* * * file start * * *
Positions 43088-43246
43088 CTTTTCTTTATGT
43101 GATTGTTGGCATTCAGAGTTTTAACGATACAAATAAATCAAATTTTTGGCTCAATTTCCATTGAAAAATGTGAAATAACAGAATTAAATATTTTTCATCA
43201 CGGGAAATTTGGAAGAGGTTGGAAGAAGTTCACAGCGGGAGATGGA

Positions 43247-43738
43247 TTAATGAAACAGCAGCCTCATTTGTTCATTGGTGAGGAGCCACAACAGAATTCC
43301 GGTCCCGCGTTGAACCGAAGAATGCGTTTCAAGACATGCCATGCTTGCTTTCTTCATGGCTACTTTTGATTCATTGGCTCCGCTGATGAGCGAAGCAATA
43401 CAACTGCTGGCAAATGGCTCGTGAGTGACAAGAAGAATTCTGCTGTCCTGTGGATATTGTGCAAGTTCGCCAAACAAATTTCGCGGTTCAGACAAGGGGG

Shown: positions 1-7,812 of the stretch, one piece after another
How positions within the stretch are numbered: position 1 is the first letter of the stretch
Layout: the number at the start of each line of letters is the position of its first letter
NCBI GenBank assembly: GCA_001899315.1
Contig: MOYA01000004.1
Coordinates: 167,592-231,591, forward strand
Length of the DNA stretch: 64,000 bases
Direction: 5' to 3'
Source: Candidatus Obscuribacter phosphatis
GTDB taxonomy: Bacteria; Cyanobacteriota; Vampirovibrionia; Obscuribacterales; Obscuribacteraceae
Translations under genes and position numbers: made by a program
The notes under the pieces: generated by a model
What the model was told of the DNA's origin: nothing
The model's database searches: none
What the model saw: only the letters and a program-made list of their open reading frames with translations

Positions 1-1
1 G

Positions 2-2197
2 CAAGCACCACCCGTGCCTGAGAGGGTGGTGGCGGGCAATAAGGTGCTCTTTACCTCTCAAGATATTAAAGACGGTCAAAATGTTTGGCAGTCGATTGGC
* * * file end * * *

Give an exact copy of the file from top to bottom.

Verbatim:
Positions 43088-43246
43088 CTTTTCTTTATGT
43101 GATTGTTGGCATTCAGAGTTTTAACGATACAAATAAATCAAATTTTTGGCTCAATTTCCATTGAAAAATGTGAAATAACAGAATTAAATATTTTTCATCA
43201 CGGGAAATTTGGAAGAGGTTGGAAGAAGTTCACAGCGGGAGATGGA

Positions 43247-43738
43247 TTAATGAAACAGCAGCCTCATTTGTTCATTGGTGAGGAGCCACAACAGAATTCC
43301 GGTCCCGCGTTGAACCGAAGAATGCGTTTCAAGACATGCCATGCTTGCTTTCTTCATGGCTACTTTTGATTCATTGGCTCCGCTGATGAGCGAAGCAATA
43401 CAACTGCTGGCAAATGGCTCGTGAGTGACAAGAAGAATTCTGCTGTCCTGTGGATATTGTGCAAGTTCGCCAAACAAATTTCGCGGTTCAGACAAGGGGG

Shown: positions 1-7,812 of the stretch, one piece after another
How positions within the stretch are numbered: position 1 is the first letter of the stretch
Layout: the number at the start of each line of letters is the position of its first letter
NCBI GenBank assembly: GCA_001899315.1
Contig: MOYA01000004.1
Coordinates: 167,592-231,591, forward strand
Length of the DNA stretch: 64,000 bases
Direction: 5' to 3'
Source: Candidatus Obscuribacter phosphatis
GTDB taxonomy: Bacteria; Cyanobacteriota; Vampirovibrionia; Obscuribacterales; Obscuribacteraceae
Translations under genes and position numbers: made by a program
The notes under the pieces: generated by a model
What the model was told of the DNA's origin: nothing
The model's database searches: none
What the model saw: only the letters and a program-made list of their open reading frames with translations

Positions 1-1
1 G

Positions 2-2197
2 CAAGCACCACCCGTGCCTGAGAGGGTGGTGGCGGGCAATAAGGTGCTCTTTACCTCTCAAGATATTAAAGACGGTCAAAATGTTTGGCAGTCGATTGGC